Prince of Persia Rewind with 'Dagger Time'
The open shutter look was discussed with Wood, who provided photographic reference, but they needed something different from a long smear effect with the camera moving around a frozen object. "We wanted the camera moving around a moving human form that had a frozen long exposure," Ellis explains. "This, as far as we knew, had not been done before so we needed a new technique in order to achieve it.
"We'd done some work previously on 'event capture.' The Quantum of Solace freefall sequence used the technique; then we developed it further for Prince of Persia. It allowed us to achieve something that couldn't be done any other way. This is a technique which records a live scene using multiple cameras, then reconstructs the entire scene in 3D, allowing us to create new camera moves, slip timing of the actors, change lighting, reconstruct the environment and pretty much mess around with whatever we wanted.
"One problem we found with this technique is that as our photographic textures are derived from locked camera positions; specular highlights tend to jump over an image rather than smoothly roll over a surface as they do in real photography. [We] had to correct this by manually painting out such problems. The great advantage of this technique was that it answered all of our technical requirements while giving us great creative freedom. With some restrictions based on texture coverage, we could essentially redesign live-action shots after they'd been shot. The camera is independent from the action. A camera move can be created after the shot has been filmed, actors' timing can be slipped and they can be manipulated to break them apart or change them as if they were conventional 3D."
Initial previs for the rewind scenes was done by Nvizage, which blocked out the choreography of each scene with forward action, freezes, reverse action and the 'ghost' character but without rewind or ghost effects. "We knew that the additional effects work would take the form of long extended motion blur and particle and that it would alter the composition and dynamics in each shot," Ellis continues. "We worked closely with Tom Wood to re-work the previs, creating a shoot template not only for which shots were needed to tell the story but also where we'd need to build our camera arrays around the action. We knew, however, that even with all of the planning we'd done, things were likely to change when it came to the edit and with the addition of our effects, we therefore needed the flexibility that our 'event capture' technique would give us."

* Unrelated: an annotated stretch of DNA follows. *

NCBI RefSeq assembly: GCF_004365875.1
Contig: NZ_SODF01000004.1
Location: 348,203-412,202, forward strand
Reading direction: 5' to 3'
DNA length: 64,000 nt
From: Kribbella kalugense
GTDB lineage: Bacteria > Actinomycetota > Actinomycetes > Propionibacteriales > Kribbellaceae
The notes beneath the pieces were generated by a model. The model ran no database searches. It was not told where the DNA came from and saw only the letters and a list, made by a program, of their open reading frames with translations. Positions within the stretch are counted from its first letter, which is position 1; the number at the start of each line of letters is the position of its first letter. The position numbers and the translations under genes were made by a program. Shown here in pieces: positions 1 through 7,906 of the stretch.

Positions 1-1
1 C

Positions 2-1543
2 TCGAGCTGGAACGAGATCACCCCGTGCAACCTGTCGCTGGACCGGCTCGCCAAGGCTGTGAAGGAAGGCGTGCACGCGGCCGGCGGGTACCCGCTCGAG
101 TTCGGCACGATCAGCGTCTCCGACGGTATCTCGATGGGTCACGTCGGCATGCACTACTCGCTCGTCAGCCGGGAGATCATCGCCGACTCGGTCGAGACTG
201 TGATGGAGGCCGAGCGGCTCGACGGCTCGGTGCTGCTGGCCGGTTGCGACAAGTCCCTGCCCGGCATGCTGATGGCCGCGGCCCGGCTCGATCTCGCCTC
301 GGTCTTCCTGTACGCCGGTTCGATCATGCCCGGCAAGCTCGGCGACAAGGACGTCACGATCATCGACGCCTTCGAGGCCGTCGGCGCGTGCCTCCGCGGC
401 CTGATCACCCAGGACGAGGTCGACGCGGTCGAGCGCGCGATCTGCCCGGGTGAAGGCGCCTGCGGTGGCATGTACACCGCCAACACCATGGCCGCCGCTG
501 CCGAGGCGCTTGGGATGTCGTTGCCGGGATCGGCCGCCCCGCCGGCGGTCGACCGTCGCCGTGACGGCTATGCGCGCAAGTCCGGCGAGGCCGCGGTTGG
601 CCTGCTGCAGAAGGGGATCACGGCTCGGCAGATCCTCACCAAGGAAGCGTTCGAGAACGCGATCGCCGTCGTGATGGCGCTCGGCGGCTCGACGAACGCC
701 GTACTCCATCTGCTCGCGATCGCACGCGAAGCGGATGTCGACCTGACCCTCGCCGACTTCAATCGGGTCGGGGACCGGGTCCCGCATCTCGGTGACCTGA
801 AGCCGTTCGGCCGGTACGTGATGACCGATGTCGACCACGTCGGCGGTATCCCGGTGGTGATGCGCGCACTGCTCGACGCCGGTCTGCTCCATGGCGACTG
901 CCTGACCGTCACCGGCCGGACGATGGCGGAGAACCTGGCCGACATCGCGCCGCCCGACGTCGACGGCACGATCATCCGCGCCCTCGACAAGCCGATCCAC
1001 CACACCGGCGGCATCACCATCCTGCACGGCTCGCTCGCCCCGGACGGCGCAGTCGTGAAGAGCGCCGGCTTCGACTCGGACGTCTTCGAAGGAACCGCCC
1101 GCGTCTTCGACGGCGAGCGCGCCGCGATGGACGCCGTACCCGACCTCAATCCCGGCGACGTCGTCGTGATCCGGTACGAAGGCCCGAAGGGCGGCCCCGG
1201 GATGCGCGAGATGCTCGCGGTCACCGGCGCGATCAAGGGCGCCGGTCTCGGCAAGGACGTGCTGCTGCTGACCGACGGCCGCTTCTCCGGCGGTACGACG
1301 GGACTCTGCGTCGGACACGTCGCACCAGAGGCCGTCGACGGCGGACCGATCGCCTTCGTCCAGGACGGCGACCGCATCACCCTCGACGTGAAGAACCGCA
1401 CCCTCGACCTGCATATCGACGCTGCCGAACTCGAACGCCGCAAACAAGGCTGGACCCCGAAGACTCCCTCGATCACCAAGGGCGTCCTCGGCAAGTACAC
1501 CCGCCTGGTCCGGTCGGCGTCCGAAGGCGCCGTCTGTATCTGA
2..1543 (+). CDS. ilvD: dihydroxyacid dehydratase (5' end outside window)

According to Ellis, the event capture required clean, crisp photography with a minimum of motion blur but a maximum depth of field. This provided a better result when projecting the nine cameras onto 3D geometry and was valuable in creating convincing new camera moves as it meant that they could apply their own motion blur and depth of field. The process involved volume carving, shrink wrapping and dense stereo displacement.